State Roundup: Court To Hear Calif. Inmate Mental Health Case
News outlets report on health care developments in California, Georgia, Louisiana, Minnesota, New York, Oregon and Texas.
The Associated Press: Court Considers Calif. Prison Mental Health Care
A federal judge in Sacramento is set to hear arguments Wednesday over Gov. Jerry Brown's push to regain state control of inmate mental health care after 18 years of federal oversight and billions of dollars spent to improve treatment. Lawyers representing the state argue that California is now providing a constitutional level of care to its prison inmates, while attorneys for the inmates say more improvement is needed (Thompson, 3/27).
The Associated Press/Washington Post: La. Health Secretary A No-Show At His Department’s Budget Hearing Amid Ongoing Investigations
Lawmakers seeking more information about the Jindal administration’s cancellation of a nearly $200 million Medicaid contract amid an ongoing criminal investigation were told Tuesday that administration leaders were advised against discussing it. The now-scrapped contract for Medicaid claims processing and bill payment had been awarded to CNSI, a Maryland-based company that once employed Gov. Bobby Jindal’s health secretary, Bruce Greenstein (3/26).
Kaiser Health News: Economic Changes Hurt The Bottom Line For Rural Ga. Hospitals
In the small Georgia town of Demorest, Habersham Medical Center, like many rural hospitals, has seen its patient base change in a way that hurts its bottom line. As unemployment in the northeast Georgia mountains remains stubbornly high, more of the hospital’s patients have no health insurance. Among those patients with private coverage, an increasing number have high-deductible policies, which means that patients must pay all or a large portion of the bills out of pocket. And a large share of patients have Medicaid, the federal-state program for low-income people that often doesn't reimburse enough to cover the cost of services, hospital officials say (Miller, 3/27).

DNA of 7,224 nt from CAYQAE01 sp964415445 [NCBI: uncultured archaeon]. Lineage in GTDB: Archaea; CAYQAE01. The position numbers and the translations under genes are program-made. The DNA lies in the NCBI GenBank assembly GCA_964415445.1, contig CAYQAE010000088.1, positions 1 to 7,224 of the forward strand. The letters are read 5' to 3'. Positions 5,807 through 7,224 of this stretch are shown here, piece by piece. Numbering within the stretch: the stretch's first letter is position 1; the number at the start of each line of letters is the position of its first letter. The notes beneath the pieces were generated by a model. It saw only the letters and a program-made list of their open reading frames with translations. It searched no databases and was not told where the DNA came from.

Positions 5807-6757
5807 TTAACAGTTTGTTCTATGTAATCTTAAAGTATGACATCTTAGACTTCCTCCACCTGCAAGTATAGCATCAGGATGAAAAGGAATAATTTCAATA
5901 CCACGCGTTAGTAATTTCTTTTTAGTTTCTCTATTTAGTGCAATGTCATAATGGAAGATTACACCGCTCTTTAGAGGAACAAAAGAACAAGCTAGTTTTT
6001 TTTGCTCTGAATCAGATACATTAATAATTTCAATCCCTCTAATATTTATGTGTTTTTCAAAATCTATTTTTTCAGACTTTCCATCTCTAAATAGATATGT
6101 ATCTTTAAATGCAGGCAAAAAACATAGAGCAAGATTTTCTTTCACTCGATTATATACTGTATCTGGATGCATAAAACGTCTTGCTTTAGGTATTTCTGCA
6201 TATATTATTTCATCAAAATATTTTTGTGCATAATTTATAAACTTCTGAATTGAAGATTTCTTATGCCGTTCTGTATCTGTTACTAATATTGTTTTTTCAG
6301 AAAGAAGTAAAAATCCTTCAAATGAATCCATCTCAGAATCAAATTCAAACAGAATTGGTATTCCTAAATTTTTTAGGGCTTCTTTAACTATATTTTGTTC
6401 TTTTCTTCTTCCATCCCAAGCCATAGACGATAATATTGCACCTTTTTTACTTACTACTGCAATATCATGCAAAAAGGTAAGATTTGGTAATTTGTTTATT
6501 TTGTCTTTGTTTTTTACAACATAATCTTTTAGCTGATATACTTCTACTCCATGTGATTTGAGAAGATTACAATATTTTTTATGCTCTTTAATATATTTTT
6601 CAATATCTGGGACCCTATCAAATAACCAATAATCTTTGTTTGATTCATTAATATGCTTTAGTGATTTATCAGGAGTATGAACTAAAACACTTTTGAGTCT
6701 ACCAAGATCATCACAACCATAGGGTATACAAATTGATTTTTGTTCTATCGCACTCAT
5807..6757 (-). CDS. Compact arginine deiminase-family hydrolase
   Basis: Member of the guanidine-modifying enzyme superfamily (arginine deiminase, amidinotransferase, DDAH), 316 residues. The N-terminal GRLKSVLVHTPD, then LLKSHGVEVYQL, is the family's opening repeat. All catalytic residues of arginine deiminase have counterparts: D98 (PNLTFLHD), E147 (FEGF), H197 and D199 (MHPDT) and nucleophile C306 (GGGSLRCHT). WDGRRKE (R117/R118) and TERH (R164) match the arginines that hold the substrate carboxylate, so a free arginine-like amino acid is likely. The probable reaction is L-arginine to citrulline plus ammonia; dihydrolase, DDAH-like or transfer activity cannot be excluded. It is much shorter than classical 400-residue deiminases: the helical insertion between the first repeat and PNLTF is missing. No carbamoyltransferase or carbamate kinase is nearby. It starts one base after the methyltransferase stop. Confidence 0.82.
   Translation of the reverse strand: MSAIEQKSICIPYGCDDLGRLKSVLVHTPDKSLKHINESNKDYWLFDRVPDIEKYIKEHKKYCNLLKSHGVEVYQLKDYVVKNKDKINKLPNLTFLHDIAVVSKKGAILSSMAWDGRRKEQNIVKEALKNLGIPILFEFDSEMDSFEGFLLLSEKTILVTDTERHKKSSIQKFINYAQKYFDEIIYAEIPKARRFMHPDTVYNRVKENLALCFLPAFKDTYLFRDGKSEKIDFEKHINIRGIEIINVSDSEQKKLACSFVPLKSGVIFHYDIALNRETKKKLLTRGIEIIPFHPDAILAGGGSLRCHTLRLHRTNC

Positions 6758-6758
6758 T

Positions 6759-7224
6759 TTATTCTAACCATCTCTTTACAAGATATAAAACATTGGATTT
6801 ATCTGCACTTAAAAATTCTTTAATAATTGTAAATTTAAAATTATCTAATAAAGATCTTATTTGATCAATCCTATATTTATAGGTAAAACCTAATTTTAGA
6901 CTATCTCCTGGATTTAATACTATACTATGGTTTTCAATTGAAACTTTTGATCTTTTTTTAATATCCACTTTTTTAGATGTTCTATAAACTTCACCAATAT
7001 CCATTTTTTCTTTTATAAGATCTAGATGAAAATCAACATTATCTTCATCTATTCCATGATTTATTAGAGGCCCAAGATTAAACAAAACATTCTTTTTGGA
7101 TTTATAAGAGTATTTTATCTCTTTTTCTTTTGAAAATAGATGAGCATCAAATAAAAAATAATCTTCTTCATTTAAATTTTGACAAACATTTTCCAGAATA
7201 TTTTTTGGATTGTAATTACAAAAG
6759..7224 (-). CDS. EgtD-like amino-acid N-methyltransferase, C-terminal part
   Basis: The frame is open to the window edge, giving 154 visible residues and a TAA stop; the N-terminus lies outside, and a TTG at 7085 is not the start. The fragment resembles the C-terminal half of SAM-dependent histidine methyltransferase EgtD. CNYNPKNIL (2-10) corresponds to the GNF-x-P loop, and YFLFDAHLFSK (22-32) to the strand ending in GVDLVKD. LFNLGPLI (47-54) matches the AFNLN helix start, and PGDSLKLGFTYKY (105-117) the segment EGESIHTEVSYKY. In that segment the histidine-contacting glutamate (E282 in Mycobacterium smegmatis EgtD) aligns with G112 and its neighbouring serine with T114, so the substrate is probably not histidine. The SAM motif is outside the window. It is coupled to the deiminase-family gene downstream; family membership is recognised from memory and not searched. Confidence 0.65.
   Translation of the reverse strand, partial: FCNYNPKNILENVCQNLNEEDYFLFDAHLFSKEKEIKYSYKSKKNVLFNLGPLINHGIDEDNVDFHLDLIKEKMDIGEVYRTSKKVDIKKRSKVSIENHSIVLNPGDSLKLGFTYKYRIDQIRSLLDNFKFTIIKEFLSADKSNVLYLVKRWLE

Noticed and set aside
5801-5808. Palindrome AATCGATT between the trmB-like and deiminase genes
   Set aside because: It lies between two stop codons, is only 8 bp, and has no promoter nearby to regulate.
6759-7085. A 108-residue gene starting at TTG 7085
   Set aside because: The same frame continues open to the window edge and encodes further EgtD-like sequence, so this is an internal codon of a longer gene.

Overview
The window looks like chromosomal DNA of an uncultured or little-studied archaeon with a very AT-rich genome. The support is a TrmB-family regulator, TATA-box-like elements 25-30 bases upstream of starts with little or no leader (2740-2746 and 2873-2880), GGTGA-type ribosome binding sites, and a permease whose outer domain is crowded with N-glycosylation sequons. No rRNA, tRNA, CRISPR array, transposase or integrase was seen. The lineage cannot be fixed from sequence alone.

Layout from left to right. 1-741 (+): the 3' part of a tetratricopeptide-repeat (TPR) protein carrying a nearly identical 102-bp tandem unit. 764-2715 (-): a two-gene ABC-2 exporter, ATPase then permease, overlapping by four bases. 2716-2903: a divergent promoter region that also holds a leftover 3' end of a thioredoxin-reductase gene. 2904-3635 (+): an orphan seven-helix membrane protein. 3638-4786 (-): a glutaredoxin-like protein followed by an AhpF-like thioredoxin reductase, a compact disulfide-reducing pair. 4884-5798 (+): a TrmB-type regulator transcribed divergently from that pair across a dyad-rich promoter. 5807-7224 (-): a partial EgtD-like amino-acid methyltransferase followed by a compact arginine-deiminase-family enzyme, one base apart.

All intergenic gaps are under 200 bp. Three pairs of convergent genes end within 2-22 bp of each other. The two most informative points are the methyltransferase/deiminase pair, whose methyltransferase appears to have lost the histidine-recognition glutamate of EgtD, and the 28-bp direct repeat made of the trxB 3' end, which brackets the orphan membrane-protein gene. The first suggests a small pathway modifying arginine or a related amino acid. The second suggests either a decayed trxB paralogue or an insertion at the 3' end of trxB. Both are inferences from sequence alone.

The Texas Tribune: House Budget Spends More On Schools, Less On Medicaid
More than $1.6 billion and disagreements on how much Texas should spend on public education and Medicaid separate the budgets proposed by the House and Senate. The Senate budget proposal, passed 29-2 by the upper chamber last week, spends $195.5 billion, a 2.9 percent increase from the current two-year budget (Batheja, 3/27).
The New York Times: Plan To Allow Investment In 2 Hospitals Is Dropped
A proposal to allow for-profit investment in two hospitals in New York State has been dropped from the budget, an unexpected setback to a push to open health care systems to private investors for the first time (Bernstein, 3/26).
Pioneer Press: Legislative Auditor Assails MinnesotaCare Verifications
The state Department of Human Services has failed for years to comply with federal and state requirements to verify income and Social Security numbers reported by recipients of MinnesotaCare health insurance, the legislative auditor concluded in a report released Tuesday, March 26. The requirements are in place to guard against fraud (Belden, 3/26).
MPR News: Possible Fairview Health Takeover Raises Alarms
University of Minnesota officials are raising concerns over a possible merger between Fairview Health Services and South Dakota-based Sanford Health. Sanford, which has facilities in eight states, has expanded into parts of Minnesota in recent years. Fairview controls the University of Minnesota's hospital. "The university educates and trains about 70 percent of the medical doctors in Minnesota, We are the only school in Minnesota that has schools of dentistry and pharmacy," said Mark Rotenberg general counsel for the university (Mador, 3/26).
MPR News: Mayo's Saint Marys Hospital A Priority For Expansion
Saint Marys Hospital is usually a busy place, so much so that it is chronically short of administrative and research space. Doctors hustle across the Mayo Clinic hospital, which extends more than a city block, and emergency room nurses push carts from one patient room to another. Shared offices are the norm. … To solve its space woes, the Mayo Clinic plans to spend $3 billion to expand in Rochester in the next 20 years. It's asking the state of Minnesota to pitch in $500 million to pay for public parking, transportation, transit, utilities and other improvements. (Baier, 3/27).
The Oregonian: Washington Health Care Bills That Would Benefit Vancouver Residents Move Out Of Committee
The House Health Care and Wellness Committee on Tuesday approved two bills aimed at making health care easier to obtain for those who live in border communities like Vancouver. Senate Bill 5524 would allow Washington pharmacists to fill prescriptions written by out-of-state physician assistants. Currently, Washington pharmacies may fill prescriptions written by doctors, dentists and others who are not licensed in the state. The legislation would expand this list to include physician assistants (Marum, 3/26).